The Tower of London has been a major part of the London skyline for nearly 1,000 years, and is famously linked to royalty and treachery. However, for many years the Tower of London was another site in the very grimy history of London Town.
For many years, while it was a medieval castle and home to the Royal family, the Tower of London was much like any other palace in Plantagenet England, where waste and dirt were common, and kitchen waste was usually left close to the door, or thrown out of the window onto the hill below. The Tower would have had to be regularly cleaned in order to prevent the place becoming uninhabitable, and everyone would have left the palace while this was occurring.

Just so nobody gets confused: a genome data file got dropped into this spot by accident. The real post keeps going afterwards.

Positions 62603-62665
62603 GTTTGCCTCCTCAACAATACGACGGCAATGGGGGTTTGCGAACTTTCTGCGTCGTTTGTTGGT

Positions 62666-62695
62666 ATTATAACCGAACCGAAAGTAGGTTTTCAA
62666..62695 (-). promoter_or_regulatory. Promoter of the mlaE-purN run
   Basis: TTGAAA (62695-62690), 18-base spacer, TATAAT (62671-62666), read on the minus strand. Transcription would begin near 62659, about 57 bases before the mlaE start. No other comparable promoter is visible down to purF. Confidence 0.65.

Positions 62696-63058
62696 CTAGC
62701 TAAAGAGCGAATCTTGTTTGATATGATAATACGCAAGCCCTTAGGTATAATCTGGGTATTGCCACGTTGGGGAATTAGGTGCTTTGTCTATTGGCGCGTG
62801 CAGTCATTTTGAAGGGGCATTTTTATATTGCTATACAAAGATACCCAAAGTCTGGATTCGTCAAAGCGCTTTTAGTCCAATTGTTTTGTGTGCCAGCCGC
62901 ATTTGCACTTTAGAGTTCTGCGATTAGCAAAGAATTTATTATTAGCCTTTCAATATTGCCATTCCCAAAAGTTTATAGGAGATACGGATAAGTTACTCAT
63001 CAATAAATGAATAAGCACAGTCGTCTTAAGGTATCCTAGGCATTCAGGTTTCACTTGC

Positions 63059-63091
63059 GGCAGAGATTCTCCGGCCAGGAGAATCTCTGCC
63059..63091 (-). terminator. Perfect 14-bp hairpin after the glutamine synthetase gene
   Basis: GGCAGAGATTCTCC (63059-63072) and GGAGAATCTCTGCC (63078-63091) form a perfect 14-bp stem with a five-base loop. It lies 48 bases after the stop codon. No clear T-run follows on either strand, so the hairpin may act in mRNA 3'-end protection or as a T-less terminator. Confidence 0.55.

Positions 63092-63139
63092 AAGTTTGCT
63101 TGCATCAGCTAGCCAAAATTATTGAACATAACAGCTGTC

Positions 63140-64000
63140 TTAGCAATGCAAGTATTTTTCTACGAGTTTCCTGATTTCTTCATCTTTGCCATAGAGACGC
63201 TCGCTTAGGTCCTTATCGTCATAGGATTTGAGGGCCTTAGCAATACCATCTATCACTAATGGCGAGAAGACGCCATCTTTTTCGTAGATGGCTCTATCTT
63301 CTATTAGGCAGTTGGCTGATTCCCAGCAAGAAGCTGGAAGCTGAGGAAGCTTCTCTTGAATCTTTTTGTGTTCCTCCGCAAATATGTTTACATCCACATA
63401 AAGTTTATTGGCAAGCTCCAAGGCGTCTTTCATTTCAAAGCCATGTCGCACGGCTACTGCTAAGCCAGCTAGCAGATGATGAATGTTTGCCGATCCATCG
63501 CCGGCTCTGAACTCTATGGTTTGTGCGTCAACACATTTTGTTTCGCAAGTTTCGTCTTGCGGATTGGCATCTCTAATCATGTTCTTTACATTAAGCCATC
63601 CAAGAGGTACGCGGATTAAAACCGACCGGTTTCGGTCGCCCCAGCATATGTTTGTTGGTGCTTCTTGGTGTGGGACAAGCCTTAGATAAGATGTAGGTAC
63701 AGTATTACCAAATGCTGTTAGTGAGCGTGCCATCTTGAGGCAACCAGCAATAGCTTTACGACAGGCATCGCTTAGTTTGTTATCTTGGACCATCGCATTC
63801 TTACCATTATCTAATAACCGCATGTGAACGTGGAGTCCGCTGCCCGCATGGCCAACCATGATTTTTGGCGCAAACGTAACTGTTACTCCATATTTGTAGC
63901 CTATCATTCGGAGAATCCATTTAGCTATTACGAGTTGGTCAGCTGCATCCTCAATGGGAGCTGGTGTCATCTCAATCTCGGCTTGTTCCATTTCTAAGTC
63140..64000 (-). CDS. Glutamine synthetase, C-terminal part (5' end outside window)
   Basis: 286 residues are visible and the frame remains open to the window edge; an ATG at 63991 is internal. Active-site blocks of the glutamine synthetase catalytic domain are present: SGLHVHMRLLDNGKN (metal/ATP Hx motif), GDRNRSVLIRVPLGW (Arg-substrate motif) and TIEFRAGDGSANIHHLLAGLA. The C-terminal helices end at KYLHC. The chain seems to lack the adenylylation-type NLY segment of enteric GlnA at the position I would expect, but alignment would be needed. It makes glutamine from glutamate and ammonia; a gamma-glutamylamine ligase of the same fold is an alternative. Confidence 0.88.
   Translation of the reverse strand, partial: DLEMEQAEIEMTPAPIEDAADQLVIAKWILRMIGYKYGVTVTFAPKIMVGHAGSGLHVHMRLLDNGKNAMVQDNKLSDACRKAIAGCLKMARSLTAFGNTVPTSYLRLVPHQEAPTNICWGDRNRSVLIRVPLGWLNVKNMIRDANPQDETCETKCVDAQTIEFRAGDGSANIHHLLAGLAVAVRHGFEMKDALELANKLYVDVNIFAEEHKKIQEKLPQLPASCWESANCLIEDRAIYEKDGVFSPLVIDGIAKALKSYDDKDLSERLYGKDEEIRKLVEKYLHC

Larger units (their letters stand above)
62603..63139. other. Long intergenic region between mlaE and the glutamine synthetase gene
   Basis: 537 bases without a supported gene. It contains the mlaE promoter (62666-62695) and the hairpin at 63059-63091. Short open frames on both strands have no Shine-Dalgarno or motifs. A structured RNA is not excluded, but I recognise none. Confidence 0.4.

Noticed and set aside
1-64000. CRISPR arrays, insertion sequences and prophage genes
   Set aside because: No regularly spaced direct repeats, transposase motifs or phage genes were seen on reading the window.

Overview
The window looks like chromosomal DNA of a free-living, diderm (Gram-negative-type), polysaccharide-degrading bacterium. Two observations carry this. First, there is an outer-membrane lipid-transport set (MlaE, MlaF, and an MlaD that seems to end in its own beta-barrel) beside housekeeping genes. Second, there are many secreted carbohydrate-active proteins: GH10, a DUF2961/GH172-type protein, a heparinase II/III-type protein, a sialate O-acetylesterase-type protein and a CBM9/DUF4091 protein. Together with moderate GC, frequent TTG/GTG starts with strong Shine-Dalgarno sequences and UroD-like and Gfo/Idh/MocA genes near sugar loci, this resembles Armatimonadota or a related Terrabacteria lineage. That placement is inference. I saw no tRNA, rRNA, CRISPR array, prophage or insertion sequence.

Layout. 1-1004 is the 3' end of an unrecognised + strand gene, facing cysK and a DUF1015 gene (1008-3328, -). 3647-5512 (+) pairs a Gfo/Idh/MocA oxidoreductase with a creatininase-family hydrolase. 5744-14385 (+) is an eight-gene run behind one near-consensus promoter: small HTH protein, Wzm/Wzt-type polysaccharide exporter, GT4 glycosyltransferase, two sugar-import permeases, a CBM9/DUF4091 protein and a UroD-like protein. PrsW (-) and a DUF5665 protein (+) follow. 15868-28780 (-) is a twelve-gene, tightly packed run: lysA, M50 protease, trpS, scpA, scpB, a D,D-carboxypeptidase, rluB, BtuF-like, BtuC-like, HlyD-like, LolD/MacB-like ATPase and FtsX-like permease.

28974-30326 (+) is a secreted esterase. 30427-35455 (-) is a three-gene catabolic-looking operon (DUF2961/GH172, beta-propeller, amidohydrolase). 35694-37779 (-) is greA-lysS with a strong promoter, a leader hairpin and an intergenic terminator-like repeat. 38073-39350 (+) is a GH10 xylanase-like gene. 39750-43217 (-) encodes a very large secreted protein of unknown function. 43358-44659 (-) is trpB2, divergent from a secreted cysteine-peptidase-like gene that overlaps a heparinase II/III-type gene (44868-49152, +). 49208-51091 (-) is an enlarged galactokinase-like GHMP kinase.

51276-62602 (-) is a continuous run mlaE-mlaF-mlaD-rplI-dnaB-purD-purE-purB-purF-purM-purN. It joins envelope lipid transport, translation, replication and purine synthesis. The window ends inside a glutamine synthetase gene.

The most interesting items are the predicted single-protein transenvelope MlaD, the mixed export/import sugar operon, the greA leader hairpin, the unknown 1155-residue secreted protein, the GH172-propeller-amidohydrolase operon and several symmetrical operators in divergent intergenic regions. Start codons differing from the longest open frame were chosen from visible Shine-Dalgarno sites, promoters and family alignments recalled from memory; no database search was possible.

In addition to having a large human population during the medieval period, the Tower of London also served as a zoo, or menagerie, for the King’s collection of wild animals. These included leopards and lions, bears and elephants. This habit lasted for more than 600 years, and the price of admission was to bring a live cat or dog. Dogs were often put to fight with lions, and their bodies left on waste mounds – historians have discovered hound and lion skills on the same debris levels.
The Mint in the Tower is another source of dirt and waste products – the process involves smelting down metals, making ingots, and then striking the coins, literally hammering them until the metal was moulded into the required shape. The area of the Mint would be covered with the waste products produced by the mint, including smelted metal, waste stones and debris from the coin hammering process.
Even the condition of the Tower itself left something to be desired, and the ground level rose considerably between the building of the castle in the 11th century, and later alterations – so that builders had to dig down several feet to find the bottoms of windows or doors.